Last Updated: 8th December, 2020
Security Automation: An emphasis on minimizing the attack surface is one of the core tenets of every strategic plan. Threats are not only becoming more complex, but they are also becoming more hostile, especially as the pandemic crisis has pushed most of us into alternative ways of working.
While cloud environments have proven to be instrumental amidst this rapid digital transformation, if not maintained properly, this can create a host of new security challenges. Therefore, being proactive and responding to these challenges requires focus on the most critical security tasks.
While human defenders will inevitably be a necessity, purely manual processes simply cannot keep up with increasing security needs – thus, automating as much as possible can help teams scale to better manage this monumental shift.
Over here is how your organization can implement automation throughout security efforts to better focus resources and build assurance into security controls and operations. These techniques are based on industry best practices, meaning you can leverage them for your organization – agnostic about what cloud providers you use or where you are in your own cloud journey.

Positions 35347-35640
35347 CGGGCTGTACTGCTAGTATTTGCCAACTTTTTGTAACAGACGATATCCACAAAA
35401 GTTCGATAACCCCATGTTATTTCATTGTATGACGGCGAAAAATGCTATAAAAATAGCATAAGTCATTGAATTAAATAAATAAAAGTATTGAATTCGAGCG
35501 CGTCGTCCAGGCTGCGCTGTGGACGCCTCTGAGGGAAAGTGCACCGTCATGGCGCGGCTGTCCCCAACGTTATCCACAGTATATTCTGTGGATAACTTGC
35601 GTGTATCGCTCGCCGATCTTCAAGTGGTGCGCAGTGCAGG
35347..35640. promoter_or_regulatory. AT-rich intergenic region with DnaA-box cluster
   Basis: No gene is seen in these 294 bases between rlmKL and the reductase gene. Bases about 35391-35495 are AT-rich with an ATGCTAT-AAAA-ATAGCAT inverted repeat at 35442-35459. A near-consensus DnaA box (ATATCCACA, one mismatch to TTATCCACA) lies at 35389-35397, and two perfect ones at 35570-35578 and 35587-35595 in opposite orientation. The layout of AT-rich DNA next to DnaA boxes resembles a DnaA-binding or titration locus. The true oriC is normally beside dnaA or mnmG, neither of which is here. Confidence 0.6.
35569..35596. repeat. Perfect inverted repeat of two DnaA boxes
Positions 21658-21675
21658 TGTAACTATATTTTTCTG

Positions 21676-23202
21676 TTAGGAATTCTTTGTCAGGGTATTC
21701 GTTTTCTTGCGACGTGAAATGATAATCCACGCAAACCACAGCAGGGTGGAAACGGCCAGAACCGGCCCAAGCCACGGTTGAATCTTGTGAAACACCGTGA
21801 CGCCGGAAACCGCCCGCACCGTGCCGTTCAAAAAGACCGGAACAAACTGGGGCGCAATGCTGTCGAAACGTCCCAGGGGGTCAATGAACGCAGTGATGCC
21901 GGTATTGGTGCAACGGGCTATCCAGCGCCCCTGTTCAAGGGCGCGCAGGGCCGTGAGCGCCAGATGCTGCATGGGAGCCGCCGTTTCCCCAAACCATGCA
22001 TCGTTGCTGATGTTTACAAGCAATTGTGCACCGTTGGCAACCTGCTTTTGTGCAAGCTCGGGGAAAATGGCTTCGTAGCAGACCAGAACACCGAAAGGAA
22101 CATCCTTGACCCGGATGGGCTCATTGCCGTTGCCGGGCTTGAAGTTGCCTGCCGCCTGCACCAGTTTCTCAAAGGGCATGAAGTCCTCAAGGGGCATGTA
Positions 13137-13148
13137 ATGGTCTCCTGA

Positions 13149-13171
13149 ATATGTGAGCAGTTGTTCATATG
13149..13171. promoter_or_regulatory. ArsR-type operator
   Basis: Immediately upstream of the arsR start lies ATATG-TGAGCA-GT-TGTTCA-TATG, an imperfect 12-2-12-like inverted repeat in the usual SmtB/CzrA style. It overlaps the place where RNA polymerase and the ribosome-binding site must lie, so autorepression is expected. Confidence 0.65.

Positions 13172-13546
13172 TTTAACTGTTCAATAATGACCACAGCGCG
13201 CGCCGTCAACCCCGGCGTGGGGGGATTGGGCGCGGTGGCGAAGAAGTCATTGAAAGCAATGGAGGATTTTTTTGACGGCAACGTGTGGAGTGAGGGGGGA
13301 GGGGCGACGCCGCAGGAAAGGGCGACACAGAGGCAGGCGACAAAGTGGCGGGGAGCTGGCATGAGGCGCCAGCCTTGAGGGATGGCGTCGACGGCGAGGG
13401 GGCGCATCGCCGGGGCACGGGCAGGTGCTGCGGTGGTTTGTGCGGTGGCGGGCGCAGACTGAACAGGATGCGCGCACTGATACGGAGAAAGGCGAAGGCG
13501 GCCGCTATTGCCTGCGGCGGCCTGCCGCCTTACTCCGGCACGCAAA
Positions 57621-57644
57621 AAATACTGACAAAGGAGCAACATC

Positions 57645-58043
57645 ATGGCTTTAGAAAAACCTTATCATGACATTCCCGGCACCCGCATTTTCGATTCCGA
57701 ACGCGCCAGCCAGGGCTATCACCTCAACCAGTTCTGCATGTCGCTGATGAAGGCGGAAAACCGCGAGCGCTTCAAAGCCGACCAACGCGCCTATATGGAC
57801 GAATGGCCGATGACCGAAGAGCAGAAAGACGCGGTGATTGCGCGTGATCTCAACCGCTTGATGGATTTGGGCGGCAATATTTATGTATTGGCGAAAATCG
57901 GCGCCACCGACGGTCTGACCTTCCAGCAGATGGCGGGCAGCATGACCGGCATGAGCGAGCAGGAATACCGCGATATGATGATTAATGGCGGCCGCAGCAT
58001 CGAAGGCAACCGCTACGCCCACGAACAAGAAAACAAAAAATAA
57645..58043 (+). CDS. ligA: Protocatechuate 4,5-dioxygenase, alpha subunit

Why Security Automation?
Before implementing security automation, it’s significant to perceive its benefits – the first being improved predictability. Automation is attractive because it’s predictable, unlike manual processes which tend to operate otherwise from one another. With security automation, you can better predict outputs with a given set of inputs.
Security-by-design comprise another critical component. For far too long, companies have bolted for security as an afterthought, however, embedding security from the start of the lifecycle will not narrowly save time and money but also reduce risk. What’s more, this will enable engineers and operations teams to focus on what they perform best, building great products and features, versus having to focus on security tasks.
Implementing Security Automation
Once you have formulated the need to automate security controls, numerous principles for effective automation should be observed:
Standardization – Directly put, you cannot automate what you don’t have control over. Policies, procedures, and standards must be in place for proper execution. Look for commonalities across environments and flag anything that’s out of line – taking action where needed before implementing security automation.
Information Gathering – Rather than buying other unnecessary tools, organizations should look to existing tools for process flows. For example, most native cloud providers were logging and beneficial services tap into, as these built-in reporting tools are typically additionally accurate than third-party tools. The gathering infrastructure configuration can also help identify whether policies and standards are being adhered to. Furthermore, teams must perceive who to contact for technical resources to establish proper reporting and communication flows.
Constant Communication – Service quality and customer experience could be at severe risk if changes are initiated without consulting with the proper owners. Strong communication channels should be established by assembling a coalition of people who care about reliability outside of security teams.